I grew up watching multiple sclerosis (MS) take hold of my mum. Now I live with it myself. I want to stop MS not just for me, but for my whole family.
Watching my mum’s MS
Four years ago, I was told I had MS. It felt like my life had ended. I was devastated and terrified of the future. My mum had it too and I’d watched her gradually get worse over 25 years.
She used to love painting but eventually she couldn’t even write her name. I saw her progress from sticks, to a walking frame and then a wheelchair. I just thought, that’s what’s in store for me.
I won’t let MS rule my life
I now know MS is unpredictable and different for everyone. Mum’s MS was all physical, whereas my symptoms are often invisible. I don’t want MS to be the thing that rules my life.
That’s why I wanted to get involved with the Stop MS Appeal.
Stopping MS for everyone
The Appeal aims to raise £100 million over ten years to find treatments for everyone living with MS, so no-one needs to worry about it getting worse.
We are so close to finding that critical answer to stopping MS. This will have a huge impact on not only the thousands of people who live with MS like me, but for their family and friends too. I know my Dad also found it painful to see the various stages of the conditions close up.
Do I have MS? The early days
Fifteen years after Mum died I was at home resting after a back operation. I stood up to make a cup of tea, went very dizzy and then completely lost all sight in my right eye.
I was referred to an eye specialist who thought my optic nerve was permanently damaged - a rare side effect from my back operation. But I wondered if it could it be anything else?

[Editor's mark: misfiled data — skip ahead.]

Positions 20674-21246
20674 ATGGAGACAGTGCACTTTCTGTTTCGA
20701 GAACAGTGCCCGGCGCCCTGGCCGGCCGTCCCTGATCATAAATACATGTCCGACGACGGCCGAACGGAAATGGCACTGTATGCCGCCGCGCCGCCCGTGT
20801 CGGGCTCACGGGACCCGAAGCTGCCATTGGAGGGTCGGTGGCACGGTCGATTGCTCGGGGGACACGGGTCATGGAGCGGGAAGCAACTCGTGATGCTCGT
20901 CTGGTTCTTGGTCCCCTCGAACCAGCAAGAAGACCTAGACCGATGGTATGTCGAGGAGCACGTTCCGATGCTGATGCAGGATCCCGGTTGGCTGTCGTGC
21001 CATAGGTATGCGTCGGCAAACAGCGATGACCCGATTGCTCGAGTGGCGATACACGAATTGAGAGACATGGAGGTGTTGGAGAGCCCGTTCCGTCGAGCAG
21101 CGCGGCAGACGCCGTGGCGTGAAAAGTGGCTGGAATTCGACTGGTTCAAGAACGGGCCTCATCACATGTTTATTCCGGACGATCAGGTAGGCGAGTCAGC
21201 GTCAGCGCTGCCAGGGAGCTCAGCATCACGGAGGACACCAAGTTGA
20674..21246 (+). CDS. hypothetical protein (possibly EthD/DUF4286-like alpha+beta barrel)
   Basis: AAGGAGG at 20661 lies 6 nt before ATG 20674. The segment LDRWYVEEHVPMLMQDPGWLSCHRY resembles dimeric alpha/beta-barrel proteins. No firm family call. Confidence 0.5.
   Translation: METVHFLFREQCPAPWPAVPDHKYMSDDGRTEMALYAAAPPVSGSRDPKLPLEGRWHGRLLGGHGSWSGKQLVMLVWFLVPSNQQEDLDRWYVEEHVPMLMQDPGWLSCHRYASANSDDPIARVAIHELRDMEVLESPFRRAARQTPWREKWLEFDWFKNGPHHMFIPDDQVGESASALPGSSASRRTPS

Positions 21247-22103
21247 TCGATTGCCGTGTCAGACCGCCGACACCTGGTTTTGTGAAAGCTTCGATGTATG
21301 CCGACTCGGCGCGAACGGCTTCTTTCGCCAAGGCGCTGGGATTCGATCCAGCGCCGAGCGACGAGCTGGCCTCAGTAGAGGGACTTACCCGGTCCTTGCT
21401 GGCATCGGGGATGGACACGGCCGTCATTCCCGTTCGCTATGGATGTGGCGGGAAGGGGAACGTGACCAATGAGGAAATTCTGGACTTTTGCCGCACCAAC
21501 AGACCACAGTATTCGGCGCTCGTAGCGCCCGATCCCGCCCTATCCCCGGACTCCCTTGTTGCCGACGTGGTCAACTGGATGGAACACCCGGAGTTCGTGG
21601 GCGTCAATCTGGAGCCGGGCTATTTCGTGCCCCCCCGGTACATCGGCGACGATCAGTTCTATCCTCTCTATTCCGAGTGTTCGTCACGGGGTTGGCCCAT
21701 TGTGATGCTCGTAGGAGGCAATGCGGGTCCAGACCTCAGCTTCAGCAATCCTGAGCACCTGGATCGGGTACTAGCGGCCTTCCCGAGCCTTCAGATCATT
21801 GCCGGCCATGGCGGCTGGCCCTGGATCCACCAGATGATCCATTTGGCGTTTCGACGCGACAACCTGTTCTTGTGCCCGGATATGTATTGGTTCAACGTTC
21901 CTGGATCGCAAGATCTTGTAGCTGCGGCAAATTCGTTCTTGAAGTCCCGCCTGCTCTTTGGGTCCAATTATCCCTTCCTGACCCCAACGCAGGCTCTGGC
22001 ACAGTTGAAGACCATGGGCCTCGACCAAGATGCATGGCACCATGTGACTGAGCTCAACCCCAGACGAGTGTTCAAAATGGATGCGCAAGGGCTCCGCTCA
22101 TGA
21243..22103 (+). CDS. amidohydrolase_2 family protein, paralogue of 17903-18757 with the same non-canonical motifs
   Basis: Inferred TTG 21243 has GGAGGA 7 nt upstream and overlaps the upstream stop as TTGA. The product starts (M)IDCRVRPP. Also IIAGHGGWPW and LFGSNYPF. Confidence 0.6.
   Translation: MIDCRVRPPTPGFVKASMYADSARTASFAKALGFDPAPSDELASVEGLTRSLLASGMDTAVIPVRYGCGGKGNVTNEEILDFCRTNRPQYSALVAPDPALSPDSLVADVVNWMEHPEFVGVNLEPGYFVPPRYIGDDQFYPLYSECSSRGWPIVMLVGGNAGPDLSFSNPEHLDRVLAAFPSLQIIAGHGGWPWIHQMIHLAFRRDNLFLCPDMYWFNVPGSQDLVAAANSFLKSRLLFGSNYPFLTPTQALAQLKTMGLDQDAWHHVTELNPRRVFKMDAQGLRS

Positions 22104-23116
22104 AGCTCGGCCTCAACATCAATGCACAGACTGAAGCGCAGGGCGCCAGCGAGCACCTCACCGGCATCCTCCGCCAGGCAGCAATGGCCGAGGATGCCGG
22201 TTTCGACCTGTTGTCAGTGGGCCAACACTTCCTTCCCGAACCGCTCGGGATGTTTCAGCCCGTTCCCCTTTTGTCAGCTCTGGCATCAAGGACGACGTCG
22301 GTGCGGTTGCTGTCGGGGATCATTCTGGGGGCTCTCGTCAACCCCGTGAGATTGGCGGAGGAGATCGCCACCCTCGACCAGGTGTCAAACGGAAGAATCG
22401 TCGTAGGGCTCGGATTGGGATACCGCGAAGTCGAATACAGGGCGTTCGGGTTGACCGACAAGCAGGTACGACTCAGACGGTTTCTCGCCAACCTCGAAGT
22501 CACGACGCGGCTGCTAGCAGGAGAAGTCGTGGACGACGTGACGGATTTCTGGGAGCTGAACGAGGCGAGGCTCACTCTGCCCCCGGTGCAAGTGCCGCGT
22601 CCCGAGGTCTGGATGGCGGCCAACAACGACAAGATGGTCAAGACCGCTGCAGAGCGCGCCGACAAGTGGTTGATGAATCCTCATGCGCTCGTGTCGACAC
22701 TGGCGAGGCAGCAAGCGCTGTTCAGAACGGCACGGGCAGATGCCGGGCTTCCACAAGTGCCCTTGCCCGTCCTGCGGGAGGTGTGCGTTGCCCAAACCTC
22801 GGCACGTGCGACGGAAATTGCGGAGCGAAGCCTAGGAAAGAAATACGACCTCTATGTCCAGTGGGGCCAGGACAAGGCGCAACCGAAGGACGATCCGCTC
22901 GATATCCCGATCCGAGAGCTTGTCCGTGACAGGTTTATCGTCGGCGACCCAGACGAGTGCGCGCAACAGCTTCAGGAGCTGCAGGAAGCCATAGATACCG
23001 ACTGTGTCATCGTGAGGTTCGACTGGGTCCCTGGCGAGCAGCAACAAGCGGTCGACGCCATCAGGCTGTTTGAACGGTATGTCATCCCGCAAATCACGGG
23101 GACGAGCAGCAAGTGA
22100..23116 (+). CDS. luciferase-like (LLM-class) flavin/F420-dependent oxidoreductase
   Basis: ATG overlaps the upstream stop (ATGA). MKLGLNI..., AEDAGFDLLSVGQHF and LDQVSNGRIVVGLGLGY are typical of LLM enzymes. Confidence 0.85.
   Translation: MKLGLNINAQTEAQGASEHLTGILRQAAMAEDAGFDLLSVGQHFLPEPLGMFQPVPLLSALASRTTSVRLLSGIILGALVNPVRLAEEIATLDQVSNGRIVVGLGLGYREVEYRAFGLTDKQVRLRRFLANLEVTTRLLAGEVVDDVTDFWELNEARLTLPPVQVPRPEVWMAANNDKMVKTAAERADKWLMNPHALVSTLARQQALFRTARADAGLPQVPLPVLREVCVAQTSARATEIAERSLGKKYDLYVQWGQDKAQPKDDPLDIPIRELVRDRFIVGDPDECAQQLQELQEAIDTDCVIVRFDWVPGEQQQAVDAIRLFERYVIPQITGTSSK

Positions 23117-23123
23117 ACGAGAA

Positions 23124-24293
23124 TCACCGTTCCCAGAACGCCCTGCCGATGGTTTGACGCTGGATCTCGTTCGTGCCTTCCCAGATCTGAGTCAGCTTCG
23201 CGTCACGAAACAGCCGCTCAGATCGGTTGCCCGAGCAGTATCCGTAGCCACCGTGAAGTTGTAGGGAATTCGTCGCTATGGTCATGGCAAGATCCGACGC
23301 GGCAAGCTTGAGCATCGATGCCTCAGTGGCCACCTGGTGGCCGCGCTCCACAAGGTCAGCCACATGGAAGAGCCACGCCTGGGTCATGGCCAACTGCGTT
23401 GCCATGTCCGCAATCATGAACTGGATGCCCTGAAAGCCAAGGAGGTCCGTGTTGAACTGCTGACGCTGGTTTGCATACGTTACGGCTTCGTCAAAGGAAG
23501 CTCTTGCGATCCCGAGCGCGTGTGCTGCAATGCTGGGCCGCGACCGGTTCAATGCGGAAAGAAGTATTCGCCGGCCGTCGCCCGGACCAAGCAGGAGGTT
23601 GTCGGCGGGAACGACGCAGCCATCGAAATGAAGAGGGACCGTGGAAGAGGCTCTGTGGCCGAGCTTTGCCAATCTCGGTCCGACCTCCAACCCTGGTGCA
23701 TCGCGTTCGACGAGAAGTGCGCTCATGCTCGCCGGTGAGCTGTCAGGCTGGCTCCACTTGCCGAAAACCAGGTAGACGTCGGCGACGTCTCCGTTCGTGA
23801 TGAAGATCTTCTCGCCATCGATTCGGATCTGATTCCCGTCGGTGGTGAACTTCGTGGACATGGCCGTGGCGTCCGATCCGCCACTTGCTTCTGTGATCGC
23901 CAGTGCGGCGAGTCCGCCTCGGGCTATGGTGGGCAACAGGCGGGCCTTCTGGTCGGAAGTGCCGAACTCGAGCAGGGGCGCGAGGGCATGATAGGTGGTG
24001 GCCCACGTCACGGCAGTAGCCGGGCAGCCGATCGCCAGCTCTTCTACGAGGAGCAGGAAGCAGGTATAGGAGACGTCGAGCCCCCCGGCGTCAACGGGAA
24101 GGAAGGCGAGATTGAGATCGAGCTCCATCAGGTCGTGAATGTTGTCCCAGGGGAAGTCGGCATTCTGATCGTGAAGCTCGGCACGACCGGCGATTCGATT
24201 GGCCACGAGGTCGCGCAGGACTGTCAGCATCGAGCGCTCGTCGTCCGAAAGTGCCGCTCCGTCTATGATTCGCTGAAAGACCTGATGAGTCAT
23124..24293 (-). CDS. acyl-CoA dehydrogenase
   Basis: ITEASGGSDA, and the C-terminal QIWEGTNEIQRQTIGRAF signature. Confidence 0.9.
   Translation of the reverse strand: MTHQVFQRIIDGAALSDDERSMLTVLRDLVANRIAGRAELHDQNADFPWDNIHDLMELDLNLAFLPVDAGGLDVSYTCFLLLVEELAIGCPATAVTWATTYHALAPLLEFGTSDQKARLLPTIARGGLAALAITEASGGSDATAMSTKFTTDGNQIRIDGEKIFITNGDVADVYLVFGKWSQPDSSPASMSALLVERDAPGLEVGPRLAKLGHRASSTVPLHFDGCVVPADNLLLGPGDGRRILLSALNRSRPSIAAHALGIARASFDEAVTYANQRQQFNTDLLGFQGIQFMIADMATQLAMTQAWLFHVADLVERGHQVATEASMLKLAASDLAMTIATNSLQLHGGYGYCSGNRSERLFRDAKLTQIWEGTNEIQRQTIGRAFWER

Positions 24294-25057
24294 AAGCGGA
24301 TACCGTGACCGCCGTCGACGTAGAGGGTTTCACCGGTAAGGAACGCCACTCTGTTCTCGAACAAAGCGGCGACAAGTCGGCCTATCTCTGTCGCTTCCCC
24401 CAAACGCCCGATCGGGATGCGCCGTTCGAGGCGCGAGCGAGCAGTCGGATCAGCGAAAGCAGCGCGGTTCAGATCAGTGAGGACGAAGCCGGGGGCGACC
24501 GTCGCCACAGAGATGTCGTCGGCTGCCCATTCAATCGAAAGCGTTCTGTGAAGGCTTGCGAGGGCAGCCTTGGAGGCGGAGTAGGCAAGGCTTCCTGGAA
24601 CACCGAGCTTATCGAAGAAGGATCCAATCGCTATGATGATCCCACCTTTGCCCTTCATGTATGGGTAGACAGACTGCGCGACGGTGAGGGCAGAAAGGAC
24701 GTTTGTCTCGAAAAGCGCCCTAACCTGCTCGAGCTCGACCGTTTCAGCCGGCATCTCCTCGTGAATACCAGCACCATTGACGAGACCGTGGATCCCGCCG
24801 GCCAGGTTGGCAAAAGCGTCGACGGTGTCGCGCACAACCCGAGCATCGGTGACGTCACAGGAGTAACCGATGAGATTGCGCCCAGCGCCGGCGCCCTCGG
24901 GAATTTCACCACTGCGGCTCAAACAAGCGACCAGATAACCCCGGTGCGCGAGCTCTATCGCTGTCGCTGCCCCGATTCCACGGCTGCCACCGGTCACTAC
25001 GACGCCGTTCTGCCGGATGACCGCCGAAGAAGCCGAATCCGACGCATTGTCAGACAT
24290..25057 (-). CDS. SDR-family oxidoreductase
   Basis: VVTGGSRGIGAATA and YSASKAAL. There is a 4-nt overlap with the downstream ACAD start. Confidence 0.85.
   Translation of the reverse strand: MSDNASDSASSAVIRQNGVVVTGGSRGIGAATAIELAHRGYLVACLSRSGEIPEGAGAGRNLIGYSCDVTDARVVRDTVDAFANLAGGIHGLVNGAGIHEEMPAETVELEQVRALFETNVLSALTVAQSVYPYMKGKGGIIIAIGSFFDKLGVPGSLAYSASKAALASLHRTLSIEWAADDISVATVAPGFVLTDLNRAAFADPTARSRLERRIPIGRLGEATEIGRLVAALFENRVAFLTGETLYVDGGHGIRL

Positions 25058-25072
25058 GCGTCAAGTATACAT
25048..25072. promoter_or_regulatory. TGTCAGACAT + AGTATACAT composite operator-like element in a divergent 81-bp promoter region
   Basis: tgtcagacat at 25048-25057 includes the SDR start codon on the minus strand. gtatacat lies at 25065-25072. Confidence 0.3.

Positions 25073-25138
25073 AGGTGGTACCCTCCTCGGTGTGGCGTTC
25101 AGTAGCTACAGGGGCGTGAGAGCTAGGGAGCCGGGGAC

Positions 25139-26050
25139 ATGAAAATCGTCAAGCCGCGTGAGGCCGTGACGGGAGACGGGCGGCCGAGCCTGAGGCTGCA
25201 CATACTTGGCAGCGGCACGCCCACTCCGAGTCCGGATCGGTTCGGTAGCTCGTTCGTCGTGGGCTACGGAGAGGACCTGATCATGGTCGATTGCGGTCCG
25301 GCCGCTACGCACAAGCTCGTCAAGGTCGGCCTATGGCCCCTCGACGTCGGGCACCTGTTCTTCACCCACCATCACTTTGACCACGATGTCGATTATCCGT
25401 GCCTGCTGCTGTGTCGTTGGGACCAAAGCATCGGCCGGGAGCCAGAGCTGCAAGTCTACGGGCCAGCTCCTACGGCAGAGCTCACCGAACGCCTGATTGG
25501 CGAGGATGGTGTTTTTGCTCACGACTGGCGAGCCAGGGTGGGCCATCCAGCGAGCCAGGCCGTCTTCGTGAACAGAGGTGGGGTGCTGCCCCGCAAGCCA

I had more tests but the results were all negative. My eyesight started to get better. The specialist knew I was worried because of my family history of MS, so he agreed to do an MRI scan.
The thing is, 1 in 600 people in the UK has MS, 1 in 330 if they grew up in the UK and 1 in 67 if they have a parent with it. To me those odds were higher than the 0.028% of me developing a rare back operation side effect.
An MRI revealed multiple lesions
The results of my scan were in. It was abnormal. I asked if there were lesions on my scan, and with sadness the doctor said "yes, multiple lesions in multiple places showing signs of nerve damage or demyelination’" I knew what this meant from Mum’s illness – a classic sign of MS.
A few weeks later after some final tests, on 28 February 2015, I was confirmed as having relapsing remitting MS.
Living with invisible MS symptoms
My worst invisible symptoms are my memory and painful spasms in my right leg and foot. I often forget common things like why I’ve walked into a room, names of people I know well, birthdays and ‘must-do’ activities – multiple times every day. I also have ‘spaces’ in my speech, where vocabulary disappears totally! I’m now seeing a specialist about this.
I still work full time in a bank who have been brilliant at making adjustments for me such as flexible working locations and hours. and allowing me time off. I walk my dog, do Pilates, read and volunteer with our village First Responders team – all to keep my mind and body active.
I try not to moan about my MS but sometimes it’s hard not to. What I do want people to know is that I’m not a sufferer of MS. I am not my Mum. I am Nikki and I’m living with MS.
Will you join Team Stop MS?
We’re the closest we’ve ever been to treatments for everyone. We can see a future where no-one needs to worry about their MS getting worse. To get us there we’ve launched our biggest fundraising appeal yet and we need your help.